POLITICS
11/13/2013 12:46 am ET Updated Nov 13, 2013

Richard Cohen Does Have An Editor, Just Not A Particularly Good One

ASSOCIATED PRESS

In the wake of another gobsmackingly awful piece from Washington Post columnist Richard Cohen on Tuesday, I suggested that one thing that The Washington Post might want to try, as a kind of super-kooky idea, is to maybe hire an editor of some sort. You know, a human being who could say, "Hey, this thing you wrote about interracial marriage making most people want to throw up is sort of crazy and racist," and then just delete that part, allowing everyone to go on with their lives without thinking that maybe a major American newspaper lacks adult supervision.

Well, as it turns out, Richard Cohen does have an editor -- and the problem is that he's really not very good at his job. That editor, Fred Hiatt, gave a statement to The Wrap earlier today, taking responsibility. That is a good thing! But his explanation suggests that he is maybe not cut out for editing:

Editorial page editor Fred Hiatt took the blame for outrage, telling TheWrap: “Anyone reading Richard’s entire column will see he is just saying that some Americans still have a hard time dealing with interracial marriage. I erred in not editing that one sentence more carefully to make sure it could not be misinterpreted.”

Hiatt's contention that "anyone reading Richard's entire column will see he is just saying that some Americans still have a hard time dealing with interracial marriage," is just flat-out wrong. It is, in fact, impossible to have that take-away, reading Cohen's piece.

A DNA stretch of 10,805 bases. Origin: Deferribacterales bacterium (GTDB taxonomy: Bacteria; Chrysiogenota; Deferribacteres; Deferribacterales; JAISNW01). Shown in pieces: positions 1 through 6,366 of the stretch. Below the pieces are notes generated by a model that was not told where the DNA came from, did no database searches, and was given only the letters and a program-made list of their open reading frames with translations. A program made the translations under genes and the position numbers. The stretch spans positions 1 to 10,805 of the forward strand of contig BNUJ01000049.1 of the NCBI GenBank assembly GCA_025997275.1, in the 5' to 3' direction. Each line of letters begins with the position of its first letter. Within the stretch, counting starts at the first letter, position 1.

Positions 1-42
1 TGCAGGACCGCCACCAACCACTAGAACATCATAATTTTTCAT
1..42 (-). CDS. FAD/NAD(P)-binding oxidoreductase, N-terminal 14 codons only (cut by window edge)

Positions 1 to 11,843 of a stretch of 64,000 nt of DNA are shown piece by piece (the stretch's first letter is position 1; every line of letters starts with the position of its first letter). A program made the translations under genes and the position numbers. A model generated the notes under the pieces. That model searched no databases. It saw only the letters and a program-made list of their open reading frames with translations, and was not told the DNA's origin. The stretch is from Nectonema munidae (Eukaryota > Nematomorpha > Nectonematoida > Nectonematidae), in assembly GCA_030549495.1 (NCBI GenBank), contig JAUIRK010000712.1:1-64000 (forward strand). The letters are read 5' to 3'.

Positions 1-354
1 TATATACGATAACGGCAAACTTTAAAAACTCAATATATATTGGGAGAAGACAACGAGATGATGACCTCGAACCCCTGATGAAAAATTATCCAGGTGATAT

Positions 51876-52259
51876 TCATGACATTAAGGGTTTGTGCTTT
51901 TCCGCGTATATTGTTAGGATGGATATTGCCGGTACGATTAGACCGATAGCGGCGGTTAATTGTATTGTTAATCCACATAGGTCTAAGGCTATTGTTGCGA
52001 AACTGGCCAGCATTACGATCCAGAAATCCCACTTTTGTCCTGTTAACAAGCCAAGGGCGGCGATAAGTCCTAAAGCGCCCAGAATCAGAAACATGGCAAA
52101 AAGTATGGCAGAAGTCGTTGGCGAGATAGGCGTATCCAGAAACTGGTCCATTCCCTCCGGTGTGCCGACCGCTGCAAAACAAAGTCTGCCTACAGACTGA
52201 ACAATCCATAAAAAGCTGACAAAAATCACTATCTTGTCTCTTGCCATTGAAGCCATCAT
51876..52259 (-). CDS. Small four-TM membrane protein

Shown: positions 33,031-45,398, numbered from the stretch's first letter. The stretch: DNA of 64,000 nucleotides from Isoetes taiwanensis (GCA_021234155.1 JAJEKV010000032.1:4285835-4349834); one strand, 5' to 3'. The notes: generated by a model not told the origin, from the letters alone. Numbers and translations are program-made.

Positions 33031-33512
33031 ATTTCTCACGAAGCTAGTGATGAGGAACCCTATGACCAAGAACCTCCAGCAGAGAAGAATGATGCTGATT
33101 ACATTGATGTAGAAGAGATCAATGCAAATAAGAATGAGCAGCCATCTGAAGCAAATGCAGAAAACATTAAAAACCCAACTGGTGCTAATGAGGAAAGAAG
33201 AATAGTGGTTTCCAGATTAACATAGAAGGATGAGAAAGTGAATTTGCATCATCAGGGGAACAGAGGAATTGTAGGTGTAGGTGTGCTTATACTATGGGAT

You see, Cohen, in his column, wrote, "People with conventional views must repress a gag reflex when considering the mayor-elect of New York -- a white man married to a black woman and with two biracial children." The word "conventional," means "based on or in accordance with what is generally done or believed." That means that Cohen was very specifically asserting that this "gag reflex" reaction to interracial marriage was something experienced by most people. Not some people.

There is a word that describes something based on or in accordance with what some people believe, and that word is "unconventional." Had Cohen used the word "unconventional," there would be no problem. It would, in fact, be statistically accurate, as The Washington Post's Ezra Klein points out in a column titled, "No, gagging over interracial marriage is not the "conventional view."

So, sure, Hiatt definitely could have been more careful. He could have carefully reached for a dictionary, or carefully paid attention in his middle-school English class when his teacher was trying to explain what words meant.

[Hat tip: TPM]

PREVIOUSLY, on the HUFFINGTON POST:
Here's A Crazy Idea I Just Had: Someone Should Maybe Edit The Washington Post

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